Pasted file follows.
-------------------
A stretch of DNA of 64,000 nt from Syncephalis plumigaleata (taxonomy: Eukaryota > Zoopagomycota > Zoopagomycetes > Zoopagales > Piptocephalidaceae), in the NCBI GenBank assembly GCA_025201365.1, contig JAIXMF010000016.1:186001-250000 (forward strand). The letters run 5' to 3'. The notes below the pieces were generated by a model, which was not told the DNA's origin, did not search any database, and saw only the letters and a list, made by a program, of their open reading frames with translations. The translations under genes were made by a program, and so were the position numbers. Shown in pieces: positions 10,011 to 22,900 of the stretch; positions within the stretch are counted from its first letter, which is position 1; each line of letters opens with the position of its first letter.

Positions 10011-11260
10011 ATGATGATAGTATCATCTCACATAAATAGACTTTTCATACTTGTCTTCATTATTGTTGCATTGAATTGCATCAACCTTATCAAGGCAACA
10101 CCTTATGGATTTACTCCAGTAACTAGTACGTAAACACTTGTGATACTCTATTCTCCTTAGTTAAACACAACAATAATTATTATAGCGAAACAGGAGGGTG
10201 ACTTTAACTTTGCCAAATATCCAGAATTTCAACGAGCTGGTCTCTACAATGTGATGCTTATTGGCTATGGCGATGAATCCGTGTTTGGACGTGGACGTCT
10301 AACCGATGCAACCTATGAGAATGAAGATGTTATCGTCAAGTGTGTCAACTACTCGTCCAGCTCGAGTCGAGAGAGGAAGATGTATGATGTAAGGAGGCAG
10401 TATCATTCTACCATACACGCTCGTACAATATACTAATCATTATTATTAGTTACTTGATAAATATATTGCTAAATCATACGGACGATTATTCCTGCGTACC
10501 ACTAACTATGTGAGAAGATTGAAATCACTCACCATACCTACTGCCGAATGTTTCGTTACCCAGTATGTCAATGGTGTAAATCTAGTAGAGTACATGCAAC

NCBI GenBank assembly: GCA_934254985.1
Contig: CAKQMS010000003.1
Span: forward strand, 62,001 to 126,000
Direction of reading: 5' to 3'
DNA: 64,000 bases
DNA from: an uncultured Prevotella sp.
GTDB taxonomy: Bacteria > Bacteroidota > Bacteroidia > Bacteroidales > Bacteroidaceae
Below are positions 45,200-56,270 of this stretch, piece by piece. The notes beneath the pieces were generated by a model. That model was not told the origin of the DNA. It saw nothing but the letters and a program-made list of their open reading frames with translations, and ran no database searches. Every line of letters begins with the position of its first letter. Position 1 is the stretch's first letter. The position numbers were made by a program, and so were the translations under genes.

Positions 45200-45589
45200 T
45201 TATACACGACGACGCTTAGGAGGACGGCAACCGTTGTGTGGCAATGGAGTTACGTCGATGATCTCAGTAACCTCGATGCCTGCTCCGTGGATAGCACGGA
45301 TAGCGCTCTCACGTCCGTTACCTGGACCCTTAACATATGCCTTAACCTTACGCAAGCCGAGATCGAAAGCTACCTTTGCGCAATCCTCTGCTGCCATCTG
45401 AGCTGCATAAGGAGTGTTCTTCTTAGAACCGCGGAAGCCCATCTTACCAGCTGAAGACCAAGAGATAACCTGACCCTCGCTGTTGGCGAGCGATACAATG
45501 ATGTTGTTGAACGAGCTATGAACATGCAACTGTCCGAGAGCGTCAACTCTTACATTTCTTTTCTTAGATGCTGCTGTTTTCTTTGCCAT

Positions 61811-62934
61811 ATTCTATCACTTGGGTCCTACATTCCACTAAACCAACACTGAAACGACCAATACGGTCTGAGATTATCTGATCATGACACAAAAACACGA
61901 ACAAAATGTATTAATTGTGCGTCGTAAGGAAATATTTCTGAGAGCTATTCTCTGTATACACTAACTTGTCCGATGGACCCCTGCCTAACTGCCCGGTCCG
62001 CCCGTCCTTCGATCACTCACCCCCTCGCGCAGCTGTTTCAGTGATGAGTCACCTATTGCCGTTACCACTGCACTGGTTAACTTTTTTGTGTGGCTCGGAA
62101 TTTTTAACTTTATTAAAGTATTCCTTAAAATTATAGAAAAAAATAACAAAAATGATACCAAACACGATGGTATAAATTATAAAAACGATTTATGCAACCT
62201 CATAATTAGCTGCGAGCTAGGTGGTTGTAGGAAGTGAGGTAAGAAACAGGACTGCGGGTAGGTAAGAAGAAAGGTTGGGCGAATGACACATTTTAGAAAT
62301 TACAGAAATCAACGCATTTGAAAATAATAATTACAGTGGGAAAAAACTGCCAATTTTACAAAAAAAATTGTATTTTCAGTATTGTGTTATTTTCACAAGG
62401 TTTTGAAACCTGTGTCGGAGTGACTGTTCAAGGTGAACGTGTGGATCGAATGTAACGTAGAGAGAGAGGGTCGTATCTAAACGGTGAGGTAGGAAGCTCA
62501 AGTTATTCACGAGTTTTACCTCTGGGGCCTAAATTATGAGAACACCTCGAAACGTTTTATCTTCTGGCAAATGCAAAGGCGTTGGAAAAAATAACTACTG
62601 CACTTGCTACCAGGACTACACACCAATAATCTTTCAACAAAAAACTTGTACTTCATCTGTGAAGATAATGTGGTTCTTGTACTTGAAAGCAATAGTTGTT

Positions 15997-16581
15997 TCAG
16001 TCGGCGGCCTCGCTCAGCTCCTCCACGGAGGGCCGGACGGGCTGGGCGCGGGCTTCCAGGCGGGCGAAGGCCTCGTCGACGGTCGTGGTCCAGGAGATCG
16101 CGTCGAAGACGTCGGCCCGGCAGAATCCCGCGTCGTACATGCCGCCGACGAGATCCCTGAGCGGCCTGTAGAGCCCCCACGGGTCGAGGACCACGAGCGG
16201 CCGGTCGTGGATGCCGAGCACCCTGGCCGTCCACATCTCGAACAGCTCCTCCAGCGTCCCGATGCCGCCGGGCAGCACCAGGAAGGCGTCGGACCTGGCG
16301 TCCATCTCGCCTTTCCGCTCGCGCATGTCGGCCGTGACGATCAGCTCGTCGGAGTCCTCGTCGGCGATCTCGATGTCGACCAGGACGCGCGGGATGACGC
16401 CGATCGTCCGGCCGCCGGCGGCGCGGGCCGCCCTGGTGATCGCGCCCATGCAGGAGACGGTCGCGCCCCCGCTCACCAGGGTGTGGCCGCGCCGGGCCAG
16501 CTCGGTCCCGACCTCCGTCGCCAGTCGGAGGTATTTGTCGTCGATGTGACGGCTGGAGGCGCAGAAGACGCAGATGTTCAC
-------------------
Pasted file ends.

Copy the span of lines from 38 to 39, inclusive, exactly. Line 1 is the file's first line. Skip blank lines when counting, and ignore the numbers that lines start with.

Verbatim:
16301 TCCATCTCGCCTTTCCGCTCGCGCATGTCGGCCGTGACGATCAGCTCGTCGGAGTCCTCGTCGGCGATCTCGATGTCGACCAGGACGCGCGGGATGACGC
16401 CGATCGTCCGGCCGCCGGCGGCGCGGGCCGCCCTGGTGATCGCGCCCATGCAGGAGACGGTCGCGCCCCCGCTCACCAGGGTGTGGCCGCGCCGGGCCAG